The Education of Children
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The Education of Children

Alfred Adler

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eBook - ePub

The Education of Children

Alfred Adler

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Originally published in 1930, this title looks at the education of children. Adler believes the problems from a psychological point of view are the same as for adults, that of self-knowledge and rational self-direction. However, the difference being that due to the 'immaturity of children, the question of guidance – never wholly absent in the case of adults – takes on supreme importance.' The title starts by presenting the Individual Psychology viewpoint as a whole, with the later chapters undertaking to tackle in more depth the various interrelated problems of children's education.

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Appendix I
An Individual Psychological Questionnaire

For the Understanding and Treatment of Problem-Children, Drawn up by the International Society of Individual Psychologists.
1. Since when has there been cause for complaint? What sort of situation (psychic or otherwise) did the child find himself in when his failings were first noticed?
The following are important: change of environment, beginning of school life, births in the family, younger or older brothers and sisters, failures in school, changes of teachers or school, new friendships, illnesses of the child, divorce, new marriage, death of the parents.
2. Were any peculiarities noticed at an earlier age in regard to mental or physical weakness, timidity, carelessness, reserve, clumsiness, envy, jealousy, dependence on others when eating, dressing, washing or going to bed? Was the child afraid of being alone or of darkness? Does he understand his sexual role? Any primary, secondary or tertiary characteristics of gender? How does he regard the opposite sex? How far has he been enlightened on his sexual role? Is he a stepchild? Illegitimate? A foster child? Orphan? How did his foster parents treat him? Is there still a contact? Did he learn to speak and walk at the right time? Without difficulty? Was the teething normal? Noticeable difficulties in learning to read, draw, sing, swim? Is he particularly attached to either his father, his mother, his grandparents or his nurse?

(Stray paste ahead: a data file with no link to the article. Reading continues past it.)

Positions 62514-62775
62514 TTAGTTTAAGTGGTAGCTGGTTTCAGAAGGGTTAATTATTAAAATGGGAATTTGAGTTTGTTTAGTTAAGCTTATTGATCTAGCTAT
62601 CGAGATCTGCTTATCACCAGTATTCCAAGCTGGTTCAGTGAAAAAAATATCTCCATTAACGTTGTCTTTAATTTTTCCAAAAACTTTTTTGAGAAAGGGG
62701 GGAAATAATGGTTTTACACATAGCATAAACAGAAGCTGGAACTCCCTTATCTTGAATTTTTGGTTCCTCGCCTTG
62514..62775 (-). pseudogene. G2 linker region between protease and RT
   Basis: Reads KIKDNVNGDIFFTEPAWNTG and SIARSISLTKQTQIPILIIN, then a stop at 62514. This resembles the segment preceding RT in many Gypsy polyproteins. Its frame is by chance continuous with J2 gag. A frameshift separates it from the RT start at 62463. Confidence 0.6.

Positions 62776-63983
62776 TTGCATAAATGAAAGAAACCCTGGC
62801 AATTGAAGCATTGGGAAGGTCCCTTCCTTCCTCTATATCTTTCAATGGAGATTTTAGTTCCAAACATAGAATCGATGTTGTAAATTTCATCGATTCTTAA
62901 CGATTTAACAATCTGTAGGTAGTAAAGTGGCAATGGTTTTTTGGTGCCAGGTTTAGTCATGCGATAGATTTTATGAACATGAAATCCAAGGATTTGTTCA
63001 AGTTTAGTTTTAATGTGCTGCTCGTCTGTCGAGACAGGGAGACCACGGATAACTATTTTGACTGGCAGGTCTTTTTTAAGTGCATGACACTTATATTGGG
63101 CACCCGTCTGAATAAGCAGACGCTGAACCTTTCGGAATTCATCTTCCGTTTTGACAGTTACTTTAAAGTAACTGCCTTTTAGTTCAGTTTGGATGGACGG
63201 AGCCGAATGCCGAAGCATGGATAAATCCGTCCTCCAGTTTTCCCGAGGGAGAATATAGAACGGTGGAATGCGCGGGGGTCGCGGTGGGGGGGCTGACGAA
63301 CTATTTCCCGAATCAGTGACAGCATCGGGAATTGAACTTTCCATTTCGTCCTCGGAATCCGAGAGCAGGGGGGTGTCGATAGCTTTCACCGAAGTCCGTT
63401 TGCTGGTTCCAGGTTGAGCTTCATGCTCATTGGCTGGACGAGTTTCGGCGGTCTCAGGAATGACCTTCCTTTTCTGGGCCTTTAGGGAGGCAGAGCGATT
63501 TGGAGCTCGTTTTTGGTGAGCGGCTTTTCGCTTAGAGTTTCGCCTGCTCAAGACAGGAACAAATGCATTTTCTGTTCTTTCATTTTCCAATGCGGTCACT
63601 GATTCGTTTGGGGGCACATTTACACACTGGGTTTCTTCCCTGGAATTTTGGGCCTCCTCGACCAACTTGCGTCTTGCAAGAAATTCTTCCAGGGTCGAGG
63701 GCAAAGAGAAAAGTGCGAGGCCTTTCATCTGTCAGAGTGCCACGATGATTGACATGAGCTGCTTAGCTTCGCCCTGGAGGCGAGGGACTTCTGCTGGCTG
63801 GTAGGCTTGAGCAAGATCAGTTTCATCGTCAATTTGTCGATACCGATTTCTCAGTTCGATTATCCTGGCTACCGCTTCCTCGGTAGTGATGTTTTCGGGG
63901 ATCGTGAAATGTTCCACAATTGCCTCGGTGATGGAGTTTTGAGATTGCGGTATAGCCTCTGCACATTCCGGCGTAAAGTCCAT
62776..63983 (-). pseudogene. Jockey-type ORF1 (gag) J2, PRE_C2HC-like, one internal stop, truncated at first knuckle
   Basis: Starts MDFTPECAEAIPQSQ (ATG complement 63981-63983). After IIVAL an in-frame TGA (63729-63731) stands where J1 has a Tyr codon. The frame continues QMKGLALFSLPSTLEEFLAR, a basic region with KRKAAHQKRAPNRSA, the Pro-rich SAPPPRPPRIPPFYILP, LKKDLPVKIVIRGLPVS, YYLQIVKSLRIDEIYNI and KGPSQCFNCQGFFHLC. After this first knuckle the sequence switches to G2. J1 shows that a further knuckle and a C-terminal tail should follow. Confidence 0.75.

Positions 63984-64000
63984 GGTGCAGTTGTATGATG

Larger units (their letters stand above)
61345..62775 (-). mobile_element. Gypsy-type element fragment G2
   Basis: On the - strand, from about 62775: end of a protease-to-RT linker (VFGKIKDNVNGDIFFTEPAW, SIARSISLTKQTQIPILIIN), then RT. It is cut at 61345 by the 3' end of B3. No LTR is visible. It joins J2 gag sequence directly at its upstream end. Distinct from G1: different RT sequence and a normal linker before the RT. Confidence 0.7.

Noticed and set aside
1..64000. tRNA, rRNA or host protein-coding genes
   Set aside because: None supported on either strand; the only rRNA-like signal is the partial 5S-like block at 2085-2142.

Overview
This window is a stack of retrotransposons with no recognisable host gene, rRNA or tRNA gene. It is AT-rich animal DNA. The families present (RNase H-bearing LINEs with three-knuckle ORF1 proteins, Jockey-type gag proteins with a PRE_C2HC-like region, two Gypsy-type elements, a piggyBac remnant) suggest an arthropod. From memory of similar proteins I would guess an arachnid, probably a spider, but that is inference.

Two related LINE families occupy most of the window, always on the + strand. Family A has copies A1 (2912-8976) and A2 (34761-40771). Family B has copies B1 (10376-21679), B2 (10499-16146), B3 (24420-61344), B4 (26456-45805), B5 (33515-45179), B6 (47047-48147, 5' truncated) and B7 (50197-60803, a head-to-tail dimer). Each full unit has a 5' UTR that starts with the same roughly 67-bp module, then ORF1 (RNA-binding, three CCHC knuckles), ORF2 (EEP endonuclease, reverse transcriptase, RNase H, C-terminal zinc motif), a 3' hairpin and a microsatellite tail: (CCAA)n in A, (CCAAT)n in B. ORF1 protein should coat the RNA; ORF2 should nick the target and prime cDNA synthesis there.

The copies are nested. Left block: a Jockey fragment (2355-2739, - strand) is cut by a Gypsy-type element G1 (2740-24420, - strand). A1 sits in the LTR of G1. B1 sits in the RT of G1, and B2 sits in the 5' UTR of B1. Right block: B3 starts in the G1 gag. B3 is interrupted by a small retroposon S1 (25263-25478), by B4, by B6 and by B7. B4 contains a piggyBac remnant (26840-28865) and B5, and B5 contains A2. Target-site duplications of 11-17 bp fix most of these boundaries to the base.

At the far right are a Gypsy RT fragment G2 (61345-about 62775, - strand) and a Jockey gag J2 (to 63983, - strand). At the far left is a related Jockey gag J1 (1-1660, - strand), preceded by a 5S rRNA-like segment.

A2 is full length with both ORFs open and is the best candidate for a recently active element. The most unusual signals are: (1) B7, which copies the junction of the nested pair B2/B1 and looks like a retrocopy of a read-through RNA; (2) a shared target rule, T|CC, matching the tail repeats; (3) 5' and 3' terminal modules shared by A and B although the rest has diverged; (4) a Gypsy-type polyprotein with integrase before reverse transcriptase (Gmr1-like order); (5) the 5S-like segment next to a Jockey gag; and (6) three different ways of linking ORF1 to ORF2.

It is necessary to determine whether he is hostile towards his environment, and to look for the origin of his feeling of inferiority; whether there is a tendency to avoid difficulties and whether he shows traits of egoism and sensitiveness.